Running Red

It didn’t take Jesse long to cover the few miles that separated the citadel from the camp. The moon was moving toward a new phase, nearly full now, and it seemed almost daylight to him. He longed for the bike, feeling small and vulnerable without it. He would just have to be fast enough on his own.

As he neared the ridge that edged the small canyon, a new scent was carried to him through the still air. It was slightly acrid, sweet and smoky underneath. Familiar. There was no other smell on Earth quite like it. He slowed down and unslung the rifle as he moved closer. The sound from the canyon was like the crackling of paper, punctuated by an occasional shout. He lowered himself to the ground and crawled to the edge, the rifle ready in his right hand.

The fire was larger, more alive, and the smoke from it billowed an ugly black. Men still ringed the small inferno, but the Harleys were in an ordered line at the mouth of the canyon and there was no gear littered around.

A jumbled mound lay to the right side of the blaze. There were men on either side of the mound — a beefy shirtless man who was not human and a lean James Dean wannabe in full leathers — and as Jesse watched, they leaned down and heaved another body onto the fire. They had fed and they would be moving. He quickly counted the figures that ringed the fire, squinted and counted again. There were eleven men down below. Two were missing. One of the missing was Tesca.

Jesse pulled back and looked around him quickly, a burst of fear squeezing his heart. He scanned the shadows that lurked in the rocks around him, but could sense no movement. He was out of time and he knew it. He chose a target and lifted the rifle to his shoulder. Had he been a different man, he might have said a prayer. He pulled the trigger.

A split second later the shirtless biker’s head exploded in a flower of red and he slumped onto the pile of bodies before him. Jesse worked the lever and fired again, catching a tall thin man with a ponytail in the right temple. As he fell forward the others broke and began to move, hitting the ground in a chorus of yells, scrambling toward the bikes on the far edge of the fire.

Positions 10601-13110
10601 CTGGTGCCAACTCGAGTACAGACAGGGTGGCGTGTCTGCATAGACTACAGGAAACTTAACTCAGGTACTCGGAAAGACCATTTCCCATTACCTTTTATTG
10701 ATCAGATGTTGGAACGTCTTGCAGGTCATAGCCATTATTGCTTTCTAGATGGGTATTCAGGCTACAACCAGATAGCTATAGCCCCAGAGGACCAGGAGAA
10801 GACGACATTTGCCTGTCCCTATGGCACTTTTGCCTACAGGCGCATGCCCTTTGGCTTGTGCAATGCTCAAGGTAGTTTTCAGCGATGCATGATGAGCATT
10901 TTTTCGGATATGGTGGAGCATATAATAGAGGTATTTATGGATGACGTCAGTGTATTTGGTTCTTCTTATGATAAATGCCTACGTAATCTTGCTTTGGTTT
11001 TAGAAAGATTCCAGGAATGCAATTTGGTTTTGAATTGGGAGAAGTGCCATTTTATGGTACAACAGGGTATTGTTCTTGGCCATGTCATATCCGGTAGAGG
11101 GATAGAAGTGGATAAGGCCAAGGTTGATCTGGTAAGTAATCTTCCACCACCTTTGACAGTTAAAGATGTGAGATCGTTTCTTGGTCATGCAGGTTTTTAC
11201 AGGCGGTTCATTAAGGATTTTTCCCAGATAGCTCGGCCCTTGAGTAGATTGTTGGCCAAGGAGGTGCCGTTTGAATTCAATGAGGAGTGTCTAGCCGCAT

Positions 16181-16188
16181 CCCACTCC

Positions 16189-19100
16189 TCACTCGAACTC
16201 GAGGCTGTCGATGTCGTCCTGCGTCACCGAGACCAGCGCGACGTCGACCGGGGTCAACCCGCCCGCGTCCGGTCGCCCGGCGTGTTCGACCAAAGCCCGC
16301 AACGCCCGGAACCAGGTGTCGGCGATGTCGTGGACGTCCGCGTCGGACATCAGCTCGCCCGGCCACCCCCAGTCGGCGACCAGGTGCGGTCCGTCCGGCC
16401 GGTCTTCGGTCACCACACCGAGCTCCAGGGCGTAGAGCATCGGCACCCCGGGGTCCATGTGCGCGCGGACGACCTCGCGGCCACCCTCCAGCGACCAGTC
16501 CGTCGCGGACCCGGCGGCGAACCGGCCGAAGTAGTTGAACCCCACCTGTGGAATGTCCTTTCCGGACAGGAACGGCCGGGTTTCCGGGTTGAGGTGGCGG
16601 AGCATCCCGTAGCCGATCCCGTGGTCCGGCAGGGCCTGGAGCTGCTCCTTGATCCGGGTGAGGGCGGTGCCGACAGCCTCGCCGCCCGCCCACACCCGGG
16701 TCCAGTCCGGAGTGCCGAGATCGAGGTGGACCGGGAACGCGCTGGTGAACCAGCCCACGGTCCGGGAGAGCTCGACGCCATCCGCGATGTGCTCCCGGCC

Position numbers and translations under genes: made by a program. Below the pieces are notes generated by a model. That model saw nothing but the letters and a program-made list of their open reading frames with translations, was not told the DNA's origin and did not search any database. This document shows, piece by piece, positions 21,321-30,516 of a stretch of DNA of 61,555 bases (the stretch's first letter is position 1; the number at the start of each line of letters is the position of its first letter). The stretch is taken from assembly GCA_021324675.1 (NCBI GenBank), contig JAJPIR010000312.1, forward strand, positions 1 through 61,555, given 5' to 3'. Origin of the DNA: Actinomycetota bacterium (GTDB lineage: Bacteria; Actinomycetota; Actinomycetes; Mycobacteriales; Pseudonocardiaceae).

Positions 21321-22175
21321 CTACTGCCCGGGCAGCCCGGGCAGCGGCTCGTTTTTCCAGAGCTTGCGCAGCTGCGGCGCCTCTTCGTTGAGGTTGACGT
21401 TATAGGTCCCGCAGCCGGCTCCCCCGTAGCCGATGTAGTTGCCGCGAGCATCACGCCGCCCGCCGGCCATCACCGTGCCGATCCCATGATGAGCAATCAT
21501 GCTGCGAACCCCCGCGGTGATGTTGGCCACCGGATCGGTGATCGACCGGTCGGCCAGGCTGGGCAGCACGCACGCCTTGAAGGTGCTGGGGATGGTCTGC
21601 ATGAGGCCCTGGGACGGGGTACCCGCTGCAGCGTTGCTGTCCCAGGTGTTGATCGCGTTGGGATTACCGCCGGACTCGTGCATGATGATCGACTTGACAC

“No immortality,” Jesse whispered and pulled the trigger again. He heard the rumble of engines and couldn’t get another clean shot. He pulled back and waited, adjusting his vision to the cool darkness that surrounded him. He rolled on his back and scanned the area, hearing the roar behind him fade slightly as they circled up from the canyon. He got to his feet and began to move. He heard a rustle from the rocks to his left and spun, rifle at his waist, finger already squeezing the trigger. The muzzle flared and the dark figure before him staggered, but kept coming. Jesse pulled the lever, but there wasn’t enough time, and he felt the breath leave his body as his back hit the ground. His teeth snapped together as the biker rammed his head back into the dirt.

He shoved up with the rifle and then released it, bringing his right hand up, feeling the knife slide into his palm. He slashed wildly, feeling slick blood spatter his face, but the snarling man on top of him didn’t let go. Jesse struggled, a part of his mind hearing the sound of the engines growing in the distance. He gave a desperate yell and shoved up hard, feeling the give as the knife bit, the jar as it was stopped by bone. The man let go abruptly and rolled on his back, hands clawing at the hilt of the knife that protruded from his thick neck. Jesse got to his feet and pulled out the Colt. He fired once, and then reached down to retrieve the knife, wiping it on the man’s tattered shirt and quickly replacing it against his forearm. He picked up the Winchester from the ground and turned to look behind him. The roar was growing, angry bees swarming from a ruined hive, and he could make out the glowing movement of distant headlights.

“Follow me, you sons of bitches,” Jesse said. And then he began to run.

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